banked allowances for compliance when the PFC applies, then only a portion of the source's banked allowances can be surrendered on the customary 1:1 basis (one allowance for each ton of emissions). If additional allowances must be withdrawn for compliance, then allowances will be used on a 2:1 basis (two banked allowances for each ton of emissions). The PFC ratio is calculated at the beginning of each Ozone season. The PFC ratio is calculated as follows:
Year 2002 PFC Ratio = (0.10 x total NOX budget for 2002 season)/total no. of banked allowances (i.e. 1999 through to the end of 2001)
The PFC ratio for 2002 was 0.27. What this means is that if you hold 100 vintage allowances (i.e. you have banked 100 allowances over the course of the1999, 2000, 2001 ozone seasons) at the end of 2002 season, you can use the first 27 banked allowances at a 1:1 rate for 2002 compliance. The remaining 73 banked allowances can only then be used at a 2:1 rate for 2002 compliance. Effectively this means that the yield of having 1999, 2000 and 2001 allowances for use in 2002 is 0.635 (0.27 + [1 -0.27]/2) i.e. each banked allowance now permits its holder to only emit 0.635 of a ton of NOX.
Performance of the NOX Budget Trading Program
Allowance transfer activity can involve three main components: transfers to or from the state as part of the allocation or surrendering of allowances; transfers within a company or between related entities; and transfers between separate economic entities. The latter transfers were categorised broadly as "economically significant trades". Economically significant trades represented about half of the total trades in the programme. The volume of allowances traded that can be categorised as being economically significant was just over 50,000 in 1999, 70,000 in 2000, slightly above 110,000 in 2001 and 90,000 in 2002 (LUKE - stick in source from econ inst). These transactions provide the strongest indicator of true market activity because they represent an actual exchange of assets between unaffiliated participants. The volume of economically significant trades generally increased from year to year. These trades included only Phase II allowances (vintage years 1999-2002), and the trading volume remained high even in 2002, the final year of Phase II.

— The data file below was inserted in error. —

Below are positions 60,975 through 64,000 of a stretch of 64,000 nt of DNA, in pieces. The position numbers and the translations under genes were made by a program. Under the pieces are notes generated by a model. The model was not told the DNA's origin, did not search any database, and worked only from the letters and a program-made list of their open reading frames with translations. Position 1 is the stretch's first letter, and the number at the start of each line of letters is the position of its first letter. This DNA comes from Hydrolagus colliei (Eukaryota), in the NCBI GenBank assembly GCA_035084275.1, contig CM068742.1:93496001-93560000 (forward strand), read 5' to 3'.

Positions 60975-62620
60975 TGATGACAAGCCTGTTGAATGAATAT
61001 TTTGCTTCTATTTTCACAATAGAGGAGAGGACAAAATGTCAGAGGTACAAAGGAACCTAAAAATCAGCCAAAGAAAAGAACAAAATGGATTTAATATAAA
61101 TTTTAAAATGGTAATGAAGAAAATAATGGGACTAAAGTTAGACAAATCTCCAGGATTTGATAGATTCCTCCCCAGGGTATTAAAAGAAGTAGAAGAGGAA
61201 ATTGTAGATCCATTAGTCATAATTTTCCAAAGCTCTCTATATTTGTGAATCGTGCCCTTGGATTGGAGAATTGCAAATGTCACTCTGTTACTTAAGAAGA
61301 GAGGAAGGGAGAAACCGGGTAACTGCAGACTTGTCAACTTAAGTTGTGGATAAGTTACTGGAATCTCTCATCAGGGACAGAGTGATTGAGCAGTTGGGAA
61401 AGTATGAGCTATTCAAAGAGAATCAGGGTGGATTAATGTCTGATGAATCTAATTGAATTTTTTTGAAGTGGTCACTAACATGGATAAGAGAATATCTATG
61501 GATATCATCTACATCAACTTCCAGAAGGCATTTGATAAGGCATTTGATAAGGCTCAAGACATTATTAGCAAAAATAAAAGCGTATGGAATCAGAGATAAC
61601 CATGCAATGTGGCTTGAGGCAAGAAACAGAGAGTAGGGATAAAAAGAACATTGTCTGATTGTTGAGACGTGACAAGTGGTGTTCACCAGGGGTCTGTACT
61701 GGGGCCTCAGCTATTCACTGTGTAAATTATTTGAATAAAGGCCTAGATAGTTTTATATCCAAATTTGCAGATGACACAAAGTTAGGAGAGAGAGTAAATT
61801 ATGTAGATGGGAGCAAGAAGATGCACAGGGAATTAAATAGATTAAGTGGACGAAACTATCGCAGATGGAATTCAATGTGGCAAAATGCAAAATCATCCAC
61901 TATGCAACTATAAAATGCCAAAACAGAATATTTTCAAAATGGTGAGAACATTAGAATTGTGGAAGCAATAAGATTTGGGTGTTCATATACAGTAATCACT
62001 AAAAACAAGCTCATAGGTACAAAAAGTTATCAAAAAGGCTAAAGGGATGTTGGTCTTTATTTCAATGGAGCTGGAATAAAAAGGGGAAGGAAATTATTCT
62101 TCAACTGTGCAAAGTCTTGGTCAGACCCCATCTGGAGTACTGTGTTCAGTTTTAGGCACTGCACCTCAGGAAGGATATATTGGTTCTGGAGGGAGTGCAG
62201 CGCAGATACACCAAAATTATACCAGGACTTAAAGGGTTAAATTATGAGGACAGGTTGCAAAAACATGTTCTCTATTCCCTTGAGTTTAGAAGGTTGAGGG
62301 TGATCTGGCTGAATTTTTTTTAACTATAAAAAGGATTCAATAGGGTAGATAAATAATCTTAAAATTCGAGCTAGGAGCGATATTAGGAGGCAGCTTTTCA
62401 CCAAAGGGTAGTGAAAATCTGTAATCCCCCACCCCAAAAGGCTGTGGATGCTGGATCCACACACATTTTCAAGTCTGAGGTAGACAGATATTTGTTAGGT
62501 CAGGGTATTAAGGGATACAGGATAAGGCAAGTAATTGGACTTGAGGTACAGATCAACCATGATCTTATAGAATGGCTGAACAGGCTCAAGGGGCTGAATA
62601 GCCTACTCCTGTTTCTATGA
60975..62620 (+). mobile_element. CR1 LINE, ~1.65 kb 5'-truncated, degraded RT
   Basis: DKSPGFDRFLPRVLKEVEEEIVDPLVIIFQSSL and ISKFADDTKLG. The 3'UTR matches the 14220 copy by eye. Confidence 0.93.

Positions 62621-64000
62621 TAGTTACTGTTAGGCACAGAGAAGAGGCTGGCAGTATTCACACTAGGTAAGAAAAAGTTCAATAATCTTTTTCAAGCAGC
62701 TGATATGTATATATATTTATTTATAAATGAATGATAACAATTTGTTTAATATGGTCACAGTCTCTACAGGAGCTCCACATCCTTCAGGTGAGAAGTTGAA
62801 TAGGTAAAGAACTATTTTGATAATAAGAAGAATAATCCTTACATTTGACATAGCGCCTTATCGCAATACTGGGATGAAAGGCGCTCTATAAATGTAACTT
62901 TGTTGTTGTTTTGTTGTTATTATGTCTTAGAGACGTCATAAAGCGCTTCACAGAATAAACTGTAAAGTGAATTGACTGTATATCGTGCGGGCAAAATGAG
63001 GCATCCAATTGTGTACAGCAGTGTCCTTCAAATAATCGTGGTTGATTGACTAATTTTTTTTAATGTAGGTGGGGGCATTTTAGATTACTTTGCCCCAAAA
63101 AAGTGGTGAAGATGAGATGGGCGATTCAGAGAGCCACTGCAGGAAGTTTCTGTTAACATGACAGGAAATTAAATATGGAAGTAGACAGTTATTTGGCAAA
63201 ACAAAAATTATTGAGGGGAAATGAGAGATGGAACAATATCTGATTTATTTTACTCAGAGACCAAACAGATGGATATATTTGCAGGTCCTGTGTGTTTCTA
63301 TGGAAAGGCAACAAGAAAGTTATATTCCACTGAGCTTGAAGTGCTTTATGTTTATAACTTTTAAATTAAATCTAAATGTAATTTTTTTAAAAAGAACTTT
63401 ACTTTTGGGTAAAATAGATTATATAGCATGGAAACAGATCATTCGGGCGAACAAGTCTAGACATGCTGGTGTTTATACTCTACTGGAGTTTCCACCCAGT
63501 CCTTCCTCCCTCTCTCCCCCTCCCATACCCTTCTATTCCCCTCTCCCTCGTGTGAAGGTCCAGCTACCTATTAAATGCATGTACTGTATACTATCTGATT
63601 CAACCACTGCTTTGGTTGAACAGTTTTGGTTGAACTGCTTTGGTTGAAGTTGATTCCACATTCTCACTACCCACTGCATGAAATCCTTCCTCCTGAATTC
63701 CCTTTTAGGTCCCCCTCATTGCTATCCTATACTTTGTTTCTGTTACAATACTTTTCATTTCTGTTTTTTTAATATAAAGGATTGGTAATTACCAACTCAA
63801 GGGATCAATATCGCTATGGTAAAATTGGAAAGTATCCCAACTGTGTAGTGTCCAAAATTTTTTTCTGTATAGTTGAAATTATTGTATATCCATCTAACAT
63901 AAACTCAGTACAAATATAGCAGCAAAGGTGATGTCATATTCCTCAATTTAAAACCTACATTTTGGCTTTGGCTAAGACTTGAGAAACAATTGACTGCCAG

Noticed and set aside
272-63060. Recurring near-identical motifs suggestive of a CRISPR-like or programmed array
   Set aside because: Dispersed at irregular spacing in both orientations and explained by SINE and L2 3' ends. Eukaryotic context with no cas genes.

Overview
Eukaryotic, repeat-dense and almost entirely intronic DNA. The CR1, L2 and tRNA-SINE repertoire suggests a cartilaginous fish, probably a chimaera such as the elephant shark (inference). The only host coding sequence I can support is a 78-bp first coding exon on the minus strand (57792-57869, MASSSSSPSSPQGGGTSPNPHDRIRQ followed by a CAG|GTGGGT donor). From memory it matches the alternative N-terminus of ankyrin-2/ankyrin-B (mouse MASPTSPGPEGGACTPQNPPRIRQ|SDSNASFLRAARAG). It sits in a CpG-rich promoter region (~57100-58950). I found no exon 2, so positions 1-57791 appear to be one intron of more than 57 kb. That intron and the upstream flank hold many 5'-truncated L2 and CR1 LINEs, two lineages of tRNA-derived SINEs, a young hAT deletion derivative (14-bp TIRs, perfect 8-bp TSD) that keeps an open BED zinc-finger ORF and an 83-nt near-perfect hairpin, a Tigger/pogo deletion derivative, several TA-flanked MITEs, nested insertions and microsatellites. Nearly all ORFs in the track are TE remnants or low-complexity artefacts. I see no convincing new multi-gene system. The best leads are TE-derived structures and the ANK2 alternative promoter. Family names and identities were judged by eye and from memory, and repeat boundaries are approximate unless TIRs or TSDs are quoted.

An analysis of market prices (see Footnote2) from the programmes inception indicates that the early trading prices for NOX allowance credits for vintage 1999 allowances ranged from $1,500 to $3,000. Prior to the beginning of the 1999 ozone season, prices for vintage 1999 allowances spiked at over $7,000 per ton because of initial fears that there would be a shortage of allowances. By the end of 1999, prices for both vintage 1999 and 2000 allowances had fallen to less than $1000 per ton as fears of a shortage were allayed. From April 1999 through December 2002, the price for vintage 1999, 2000, 2001, and 2002 allowances generally converged to a level of less than $750 per ton.
Over the course of the four years of Phase II the NO X allowance bank increased steadily in size.
The ability to bank allowances encouraged early emission reductions below budget levels. As the OTC states made the transition to a broader trading program under the EPA's NOX SIP Call in 2003, only a portion of the banked allowances were being permitted to be carried forward for compliance requirements in future years. As part of the EPA's NO X SIP Call, the EPA made available a pool (what size) of allowances that states could use to reward early reductions (or to allow for delayed implementation if sources faced hardship in meeting the initial compliance deadline). Many of the OTC states established a process to provide SIP Call allowances from this "compliance supplement pool" in exchange for banked OTC allowances held by units in the applicable states. The total compliance supplement pool for all the OTC states was less than 25,000 allowances (what was exact figure), while there were over 90,000 NOX Budget Trading Program banked allowances. Because the total banked allowances in the OTC states' share of the compliance supplement pool is far less than the total banked allowances, many of the early reductions that those banked allowances represented were made permanent upon transition to the NOX SIP Call.